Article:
Another example of gender disciplining is shown through the stereotypes of both male and female characters. “Any stereotype can serve a social control function, but it appears that stereotypes of women function especially well because of their narrowness and rigidity” (
Although there are many non feminist aspects to this show, the progressive nature of the show will be observed by pointing to specific episodes that make attempts to show the power women can have over men and will note that the characters that use gender disciplining are ultimately punished. Looking at specific examples it is easy to find patriarchal examples within any medium. Examining the big picture we can observe the attempts that Scrubs makes at being progressive. A progressive attempt is made in the ultimate downfall of the alpha male characters. Dr. Cox, the main patriarchal character is ultimately punished in that he is incomplete and miserable without his female partner, Jordan. Another progressive example of this is in the episode, “My female trouble.” This episode focuses on how women have the ability to have the power and the three main female characters have made the three main male characters feel like young boys. This episode is a prime example of feminist text as the women all take masculine roles and the men take more stereotypical female roles, the power is divided between gender lines. Masculinity is seen as the dominant race and what is known in our society as normal. Halberstam notes, “Masculinity always boils down to social, cultural and political effects of male embodiment and privilege [and]…as the powerful and active alternative to female passivity and as the expression therefore of white male subjectivities” (345). The concept that we live in a patriarchal society is reinforced daily, yet this episode of Scrubs made a successful effort to break away from this idea. As the series progresses each female character becomes one of strength that is not only confident but has a man or co-workers that dependent on her.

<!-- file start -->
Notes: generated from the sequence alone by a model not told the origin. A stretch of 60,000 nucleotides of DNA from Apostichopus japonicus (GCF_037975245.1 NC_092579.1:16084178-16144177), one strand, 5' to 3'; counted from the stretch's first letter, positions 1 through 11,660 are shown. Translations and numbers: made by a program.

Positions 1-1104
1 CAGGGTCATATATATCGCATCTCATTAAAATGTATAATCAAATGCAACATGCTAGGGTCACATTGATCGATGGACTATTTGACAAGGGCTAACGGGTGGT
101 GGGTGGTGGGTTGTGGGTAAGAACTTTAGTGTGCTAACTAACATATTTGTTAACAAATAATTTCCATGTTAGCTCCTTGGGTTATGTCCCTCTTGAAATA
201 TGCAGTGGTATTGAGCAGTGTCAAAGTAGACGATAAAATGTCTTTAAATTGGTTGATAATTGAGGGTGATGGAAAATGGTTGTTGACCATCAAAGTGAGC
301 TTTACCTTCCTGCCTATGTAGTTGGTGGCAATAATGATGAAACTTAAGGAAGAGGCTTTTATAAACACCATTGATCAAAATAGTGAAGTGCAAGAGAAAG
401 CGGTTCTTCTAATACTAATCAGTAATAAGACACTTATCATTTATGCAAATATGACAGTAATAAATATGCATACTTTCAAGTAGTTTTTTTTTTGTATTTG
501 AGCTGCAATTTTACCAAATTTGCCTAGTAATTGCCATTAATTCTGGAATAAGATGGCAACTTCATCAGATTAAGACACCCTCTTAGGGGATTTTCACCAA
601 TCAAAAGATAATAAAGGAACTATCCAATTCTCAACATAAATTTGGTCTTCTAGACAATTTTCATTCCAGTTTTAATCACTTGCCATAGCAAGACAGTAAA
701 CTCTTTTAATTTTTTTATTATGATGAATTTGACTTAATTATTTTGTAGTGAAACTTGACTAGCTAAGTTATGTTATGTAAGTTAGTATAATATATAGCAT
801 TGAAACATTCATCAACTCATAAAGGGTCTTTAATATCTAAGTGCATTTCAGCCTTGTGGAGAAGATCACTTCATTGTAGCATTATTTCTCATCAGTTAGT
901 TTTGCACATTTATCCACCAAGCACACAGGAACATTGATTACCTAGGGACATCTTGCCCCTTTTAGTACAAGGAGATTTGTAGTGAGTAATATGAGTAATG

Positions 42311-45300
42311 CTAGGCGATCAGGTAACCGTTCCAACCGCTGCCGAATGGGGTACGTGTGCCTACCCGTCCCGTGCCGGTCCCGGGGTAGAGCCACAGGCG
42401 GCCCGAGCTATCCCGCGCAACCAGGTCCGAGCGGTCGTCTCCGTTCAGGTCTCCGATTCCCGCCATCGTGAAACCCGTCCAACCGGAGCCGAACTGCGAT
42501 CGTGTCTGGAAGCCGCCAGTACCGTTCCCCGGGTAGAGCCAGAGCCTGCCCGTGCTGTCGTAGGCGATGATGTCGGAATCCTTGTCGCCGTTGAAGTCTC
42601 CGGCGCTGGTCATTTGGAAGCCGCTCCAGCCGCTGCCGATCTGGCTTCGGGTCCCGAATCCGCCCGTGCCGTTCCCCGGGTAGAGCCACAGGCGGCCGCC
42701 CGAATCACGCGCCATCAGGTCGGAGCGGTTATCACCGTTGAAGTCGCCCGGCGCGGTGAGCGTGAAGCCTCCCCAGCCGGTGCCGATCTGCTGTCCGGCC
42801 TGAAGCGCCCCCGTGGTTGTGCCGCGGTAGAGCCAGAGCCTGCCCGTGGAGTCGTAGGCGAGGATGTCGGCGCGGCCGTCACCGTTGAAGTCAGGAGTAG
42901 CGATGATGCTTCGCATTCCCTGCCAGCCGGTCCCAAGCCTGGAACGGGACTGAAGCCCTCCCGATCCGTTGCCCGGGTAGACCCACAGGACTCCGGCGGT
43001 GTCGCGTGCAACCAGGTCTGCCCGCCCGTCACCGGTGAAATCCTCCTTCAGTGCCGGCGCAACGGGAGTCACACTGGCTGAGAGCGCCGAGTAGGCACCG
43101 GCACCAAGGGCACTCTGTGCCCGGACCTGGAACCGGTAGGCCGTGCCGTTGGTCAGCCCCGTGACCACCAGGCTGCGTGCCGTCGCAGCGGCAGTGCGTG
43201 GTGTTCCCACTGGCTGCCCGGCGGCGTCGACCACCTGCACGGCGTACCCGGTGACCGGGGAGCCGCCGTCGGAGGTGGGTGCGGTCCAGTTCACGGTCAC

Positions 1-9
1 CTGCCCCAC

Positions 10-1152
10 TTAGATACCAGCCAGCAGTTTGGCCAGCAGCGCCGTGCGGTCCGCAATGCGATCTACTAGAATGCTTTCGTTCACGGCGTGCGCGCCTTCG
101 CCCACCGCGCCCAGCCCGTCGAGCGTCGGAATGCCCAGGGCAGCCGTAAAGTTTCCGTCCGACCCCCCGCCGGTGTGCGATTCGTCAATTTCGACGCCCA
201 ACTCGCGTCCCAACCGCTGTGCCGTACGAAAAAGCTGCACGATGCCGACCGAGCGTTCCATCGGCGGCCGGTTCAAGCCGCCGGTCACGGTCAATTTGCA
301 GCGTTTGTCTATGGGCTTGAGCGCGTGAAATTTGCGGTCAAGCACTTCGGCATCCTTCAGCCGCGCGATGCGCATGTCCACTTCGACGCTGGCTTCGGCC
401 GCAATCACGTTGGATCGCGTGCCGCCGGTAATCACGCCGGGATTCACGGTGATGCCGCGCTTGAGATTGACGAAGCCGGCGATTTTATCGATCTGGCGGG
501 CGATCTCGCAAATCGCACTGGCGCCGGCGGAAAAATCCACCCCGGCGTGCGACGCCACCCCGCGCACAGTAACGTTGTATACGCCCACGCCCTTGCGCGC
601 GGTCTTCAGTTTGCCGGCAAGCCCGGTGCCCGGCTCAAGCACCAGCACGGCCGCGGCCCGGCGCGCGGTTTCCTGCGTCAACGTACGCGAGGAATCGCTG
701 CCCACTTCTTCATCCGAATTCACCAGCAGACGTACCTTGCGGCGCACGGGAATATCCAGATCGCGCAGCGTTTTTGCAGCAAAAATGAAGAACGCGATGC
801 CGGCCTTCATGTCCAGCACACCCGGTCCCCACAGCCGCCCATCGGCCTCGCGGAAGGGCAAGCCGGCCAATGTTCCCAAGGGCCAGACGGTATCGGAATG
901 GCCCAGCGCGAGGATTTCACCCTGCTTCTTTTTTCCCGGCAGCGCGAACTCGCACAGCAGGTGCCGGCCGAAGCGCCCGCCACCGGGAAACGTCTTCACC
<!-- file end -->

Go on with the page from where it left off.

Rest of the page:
In conclusion gender binaries are present in every day society and reinforced through mass media. An example of gender binaries is portrayed in the television show, Scrubs. Both male and female characters are given certain stereotypes which mold their behavior. The gender binary system is one that is constantly present and is used as a tool to keep women as the other. In both society and the television show, female terms are used as insults towards men, and in a derogatory manner to question ones sexuality and manhood. This paper has explored the feminist and the non feminist aspects of Scrubs, as well as observed the gender disciplining that occurs. Although progressive action has been taken to overcome these binaries there is more that can be done.